California's birthrate dropped to its lowest level ever in 2016, according to data released by the state's Department of Finance.
Between July 2015 and July of this year, there were 12.42 births per 1,000 Californians, the agency said this week. The last time the birthrate came close to being that low was during the Great Depression, when it hit 12.6 per 1,000 in 1933.
But, unlike after the Depression, birthrates haven't bounced back quickly as the economy has picked up.
California has been experiencing a years-long downward trend that likely stems from the recession, a drop in teenage pregnancies and an increase in people attending college and taking longer to graduate, therefore putting off having children, said Walter Schwarm, a demographer at the Department of Finance. When people do complete their schooling, they're interested in taking some time to pursue their careers or other goals, he said.
"Eventually you think about having a child and by this point in time you're in your early 30s," he said. Because that's also when women's fertility begins to decrease, they end up having fewer children than if they'd started in their 20s, he said.
Similarly, the national birthrate began falling in 2008 and continued to do so through 2013, when it hit a record low of 12.4 per 1,000 people. The rate increased only slightly in 2014, the most recent year for which there is data, to 12.5.
There are a number of reasons for the low rates, experts say: teen pregnancies have fallen dramatically in recent years; the recession led to a decrease in immigration, and immigrants have historically had more kids; plus, immigrants are attending college more, with 50% of recent immigrants in California holding a bachelor’s degree, said Schwarm.
And for people in their 20s who would be expected to have kids, it's probably been particularly difficult to recover from the recession, experts say. That group attended college during the worst of the downturn and were likely primarily focused on finding jobs.
Between 2007 and 2012, birthrates among women in their 20s declined more than 15%, according to a report from the Urban Institute. That's in part because fewer unmarried women in their 20s had kids on top of fewer choosing to get married, which is associated with having more children.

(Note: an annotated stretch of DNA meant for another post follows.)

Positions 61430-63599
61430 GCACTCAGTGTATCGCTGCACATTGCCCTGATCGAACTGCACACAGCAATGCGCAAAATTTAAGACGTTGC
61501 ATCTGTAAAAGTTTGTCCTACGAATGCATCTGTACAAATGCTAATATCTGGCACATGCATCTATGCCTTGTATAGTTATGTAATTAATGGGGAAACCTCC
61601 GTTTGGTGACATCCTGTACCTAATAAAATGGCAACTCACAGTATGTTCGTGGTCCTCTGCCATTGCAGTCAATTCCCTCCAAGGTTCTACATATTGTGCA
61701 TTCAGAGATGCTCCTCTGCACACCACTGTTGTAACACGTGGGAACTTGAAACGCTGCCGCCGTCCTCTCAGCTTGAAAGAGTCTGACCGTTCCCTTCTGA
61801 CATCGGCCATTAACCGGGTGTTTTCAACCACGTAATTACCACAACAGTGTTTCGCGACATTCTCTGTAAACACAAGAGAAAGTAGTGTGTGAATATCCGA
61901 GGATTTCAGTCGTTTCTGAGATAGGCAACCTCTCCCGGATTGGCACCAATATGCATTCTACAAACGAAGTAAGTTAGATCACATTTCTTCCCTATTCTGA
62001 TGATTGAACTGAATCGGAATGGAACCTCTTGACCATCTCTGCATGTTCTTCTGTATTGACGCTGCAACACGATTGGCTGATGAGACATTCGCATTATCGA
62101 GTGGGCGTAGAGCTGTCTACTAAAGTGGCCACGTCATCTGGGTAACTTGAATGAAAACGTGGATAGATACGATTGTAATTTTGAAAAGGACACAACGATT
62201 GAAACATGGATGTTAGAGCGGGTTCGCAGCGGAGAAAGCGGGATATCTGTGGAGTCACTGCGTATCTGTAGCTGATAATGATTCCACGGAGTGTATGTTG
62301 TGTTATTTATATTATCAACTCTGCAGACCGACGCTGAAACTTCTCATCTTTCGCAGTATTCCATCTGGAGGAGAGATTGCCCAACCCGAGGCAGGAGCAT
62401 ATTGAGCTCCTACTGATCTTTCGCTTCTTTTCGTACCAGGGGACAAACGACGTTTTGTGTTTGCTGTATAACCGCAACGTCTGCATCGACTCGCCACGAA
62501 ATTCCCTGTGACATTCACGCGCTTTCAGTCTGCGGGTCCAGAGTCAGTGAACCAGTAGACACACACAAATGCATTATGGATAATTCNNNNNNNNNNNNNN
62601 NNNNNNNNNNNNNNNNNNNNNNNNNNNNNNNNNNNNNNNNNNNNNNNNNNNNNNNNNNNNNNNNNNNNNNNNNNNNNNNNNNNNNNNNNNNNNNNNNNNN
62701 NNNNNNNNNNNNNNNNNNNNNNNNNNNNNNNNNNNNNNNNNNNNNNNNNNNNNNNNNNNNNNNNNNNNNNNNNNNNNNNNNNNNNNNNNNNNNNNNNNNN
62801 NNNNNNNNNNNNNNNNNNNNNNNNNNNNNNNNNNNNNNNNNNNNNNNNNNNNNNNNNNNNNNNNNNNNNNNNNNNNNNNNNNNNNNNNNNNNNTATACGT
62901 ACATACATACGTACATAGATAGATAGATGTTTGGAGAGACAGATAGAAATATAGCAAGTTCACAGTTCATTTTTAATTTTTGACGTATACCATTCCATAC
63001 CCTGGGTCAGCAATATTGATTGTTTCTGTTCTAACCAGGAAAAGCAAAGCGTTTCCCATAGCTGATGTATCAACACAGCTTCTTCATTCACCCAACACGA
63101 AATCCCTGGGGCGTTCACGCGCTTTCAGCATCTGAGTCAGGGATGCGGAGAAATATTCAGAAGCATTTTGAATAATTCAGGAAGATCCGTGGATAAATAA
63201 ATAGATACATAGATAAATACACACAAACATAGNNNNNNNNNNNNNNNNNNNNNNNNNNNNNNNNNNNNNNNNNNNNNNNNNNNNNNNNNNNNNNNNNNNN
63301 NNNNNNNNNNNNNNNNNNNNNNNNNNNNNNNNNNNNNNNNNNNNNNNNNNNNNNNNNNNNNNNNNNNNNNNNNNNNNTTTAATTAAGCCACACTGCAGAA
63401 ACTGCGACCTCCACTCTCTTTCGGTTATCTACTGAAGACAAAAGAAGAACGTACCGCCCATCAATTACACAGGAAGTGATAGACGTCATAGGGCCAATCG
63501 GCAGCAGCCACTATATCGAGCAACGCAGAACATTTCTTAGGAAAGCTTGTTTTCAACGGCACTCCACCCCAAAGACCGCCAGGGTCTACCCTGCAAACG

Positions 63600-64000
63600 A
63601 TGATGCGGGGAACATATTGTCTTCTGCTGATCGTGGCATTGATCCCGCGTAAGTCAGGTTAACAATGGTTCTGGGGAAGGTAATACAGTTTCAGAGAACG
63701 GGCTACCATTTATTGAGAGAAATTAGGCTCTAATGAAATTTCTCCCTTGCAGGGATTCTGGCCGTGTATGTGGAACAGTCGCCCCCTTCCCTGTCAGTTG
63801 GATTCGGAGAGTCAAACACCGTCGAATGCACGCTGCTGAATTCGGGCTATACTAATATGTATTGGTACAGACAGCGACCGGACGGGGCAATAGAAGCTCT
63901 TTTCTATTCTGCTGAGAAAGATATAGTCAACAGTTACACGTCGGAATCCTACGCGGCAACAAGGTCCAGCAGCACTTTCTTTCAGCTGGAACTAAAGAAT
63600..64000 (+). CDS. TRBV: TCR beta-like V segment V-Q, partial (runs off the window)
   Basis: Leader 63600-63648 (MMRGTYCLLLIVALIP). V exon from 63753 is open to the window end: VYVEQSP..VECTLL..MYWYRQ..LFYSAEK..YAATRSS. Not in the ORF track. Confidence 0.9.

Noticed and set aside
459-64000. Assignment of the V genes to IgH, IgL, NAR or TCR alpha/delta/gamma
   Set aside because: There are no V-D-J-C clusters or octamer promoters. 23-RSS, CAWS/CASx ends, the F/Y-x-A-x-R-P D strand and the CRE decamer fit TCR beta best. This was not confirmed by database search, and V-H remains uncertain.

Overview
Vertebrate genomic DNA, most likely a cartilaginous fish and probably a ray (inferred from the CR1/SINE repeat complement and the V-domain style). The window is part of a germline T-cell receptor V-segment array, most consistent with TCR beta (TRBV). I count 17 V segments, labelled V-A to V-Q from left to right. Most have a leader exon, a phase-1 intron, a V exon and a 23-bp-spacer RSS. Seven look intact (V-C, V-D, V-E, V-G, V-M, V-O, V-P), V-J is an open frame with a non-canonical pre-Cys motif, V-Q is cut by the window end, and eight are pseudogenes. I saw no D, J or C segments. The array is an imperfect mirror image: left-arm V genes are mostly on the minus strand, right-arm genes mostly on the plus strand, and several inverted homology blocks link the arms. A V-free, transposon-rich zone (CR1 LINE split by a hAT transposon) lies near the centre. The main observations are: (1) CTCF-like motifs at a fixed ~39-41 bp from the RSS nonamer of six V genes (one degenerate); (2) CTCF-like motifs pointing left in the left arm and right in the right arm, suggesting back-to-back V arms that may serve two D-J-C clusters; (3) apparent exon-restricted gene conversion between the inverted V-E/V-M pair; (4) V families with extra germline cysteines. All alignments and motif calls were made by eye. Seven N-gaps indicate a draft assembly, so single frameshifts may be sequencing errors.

"If these low birthrates to women in their twenties continue, the U.S. might eventually face the type of generational imbalance that currently characterizes Japan and some European countries, but it is too early to predict or worry about that eventuality," the 2015 report said.
Millennials could begin to have more kids in their 30s and compensate for the current drop, experts say. If that happens, people in their early 30s could make up the bulk of new parents for the first time in U.S. history, said Nan Astone, report author and senior fellow at the Urban Institute.
But she added that it's been a while since the recession ended and, though birthrates may have increased a little, "I don't think we're at anything like compensation."
For the U.S. though, generational imbalance isn't as big a concern because there's typically an influx of immigrants that keeps the working-age population large, she said.
"It's a little too early to panic," Astone said. "The U.S. has a lot more room to have low birthrates than either Japan or Europe."
Schwarm pointed out that California is a little different from the rest of the nation. Already, people in their early 30s here have the highest birthrates.
"That might reflect greater opportunities or greater difficulties in setting up a family here in California," he said.
Schwarm said he expects the state's birthrate will continue to be low for the next few years — and might even drop a little further.
That will likely change, however, when people born in the late 1980s and '90s begin having children as they approach their 30s.
They're a giant cohort in the state — 1990 had the most births in California history, with 1991 and 1992 close behind. So, if and when they do decide to have children, it will likely affect the state's overall birthrate, Schwarm said.
"That will bring everything back up," he said.
Follow me on Twitter: @skarlamangla
1:30 p.m.: This article was updated with additional information on the national birth rate.